What is it, how old is it? None of them seemed to know, but Francis has just summoned me here in his usual state of Francis high excitement.
What's it? What's it? Well, actually, Tony, thIs Is quIte urgent.
That isn't a heap of rubble, there's structure there, and that structure is potentially very exciting.
What do you reckon it is? Well, Tony, we've got three stones over there which are part of reused arch.
So, what does that mean? So, what does that mean? Well, an arch in a blast furnace, is where they blew the air into it.
What sort of date? What sort of date? About 1650.
How do we prove it, Gerry? How do we prove it, Gerry? We've got three bits of evidence.
The first is this large sheet of furnace lining where the slag inside the furnace has attacked the clay lining of the furnace.
It is far too big for any other structure, I think, other than a blast furnace.
The second piece of evidence is blast furnace slag.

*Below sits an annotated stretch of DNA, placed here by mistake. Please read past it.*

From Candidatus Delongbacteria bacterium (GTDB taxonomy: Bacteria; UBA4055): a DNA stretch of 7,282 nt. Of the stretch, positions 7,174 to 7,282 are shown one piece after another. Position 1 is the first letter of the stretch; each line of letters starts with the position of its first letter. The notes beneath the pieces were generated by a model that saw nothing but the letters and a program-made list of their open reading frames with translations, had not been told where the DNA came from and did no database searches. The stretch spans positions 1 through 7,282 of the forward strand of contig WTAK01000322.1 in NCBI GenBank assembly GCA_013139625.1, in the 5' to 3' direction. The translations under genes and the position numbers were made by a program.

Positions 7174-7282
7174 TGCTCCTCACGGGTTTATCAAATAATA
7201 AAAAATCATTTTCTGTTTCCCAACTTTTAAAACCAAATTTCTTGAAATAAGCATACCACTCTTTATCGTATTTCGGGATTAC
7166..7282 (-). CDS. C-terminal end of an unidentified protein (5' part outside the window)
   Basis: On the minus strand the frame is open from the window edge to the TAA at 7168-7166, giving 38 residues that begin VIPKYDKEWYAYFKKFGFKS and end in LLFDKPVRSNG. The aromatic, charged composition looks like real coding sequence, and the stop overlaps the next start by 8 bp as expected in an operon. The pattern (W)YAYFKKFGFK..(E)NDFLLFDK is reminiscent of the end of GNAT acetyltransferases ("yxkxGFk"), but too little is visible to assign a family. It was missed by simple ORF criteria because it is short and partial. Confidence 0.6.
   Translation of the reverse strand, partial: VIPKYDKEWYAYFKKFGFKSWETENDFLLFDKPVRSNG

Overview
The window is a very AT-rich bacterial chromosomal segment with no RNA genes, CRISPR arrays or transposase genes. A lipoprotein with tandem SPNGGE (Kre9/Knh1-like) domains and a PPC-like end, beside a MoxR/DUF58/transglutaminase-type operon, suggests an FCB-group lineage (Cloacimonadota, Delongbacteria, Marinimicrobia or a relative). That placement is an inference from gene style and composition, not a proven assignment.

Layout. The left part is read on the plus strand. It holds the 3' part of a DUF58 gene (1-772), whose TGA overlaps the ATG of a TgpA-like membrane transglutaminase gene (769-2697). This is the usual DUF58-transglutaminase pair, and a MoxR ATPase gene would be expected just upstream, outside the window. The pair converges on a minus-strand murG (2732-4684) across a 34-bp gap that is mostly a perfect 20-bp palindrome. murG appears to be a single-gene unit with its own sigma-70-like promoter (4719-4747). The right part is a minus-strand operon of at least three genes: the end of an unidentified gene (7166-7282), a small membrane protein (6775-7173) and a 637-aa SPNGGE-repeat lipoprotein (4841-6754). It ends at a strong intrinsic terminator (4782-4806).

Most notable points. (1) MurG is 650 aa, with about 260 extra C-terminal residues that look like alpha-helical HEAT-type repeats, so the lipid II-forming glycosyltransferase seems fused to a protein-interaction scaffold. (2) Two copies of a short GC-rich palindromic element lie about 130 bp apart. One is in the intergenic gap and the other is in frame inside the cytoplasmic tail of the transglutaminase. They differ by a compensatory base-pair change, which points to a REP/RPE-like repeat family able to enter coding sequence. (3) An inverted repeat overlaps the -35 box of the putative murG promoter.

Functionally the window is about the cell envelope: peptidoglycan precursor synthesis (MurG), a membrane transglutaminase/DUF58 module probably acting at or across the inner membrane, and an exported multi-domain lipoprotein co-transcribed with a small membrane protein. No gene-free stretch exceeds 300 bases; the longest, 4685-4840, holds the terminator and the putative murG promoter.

We've been turning up his green blast furnace slag which is typical of charcoal blast furnace in small amounts consistently from here.
And, thirdly, and most importantly, we've got metal.
Now, if I can take a sample of this and prep it very quickly, then I might be able to actually resolve whether it's cast iron.
If it's cast iron, this is definitely a blast furnace.
So, the urgency is you want to get that under the microscope before we finish tonight? Yeah.
before we finish tonight? Yeah.
Come on, then.
It's now a race against time to get this metal processed and say whether it's from a blast furnace or not.
Luckily, the cavalry's arrived to help Gerry out.
Joking aside, this is hard work.
Being realistic, Gerry, we've got an hour.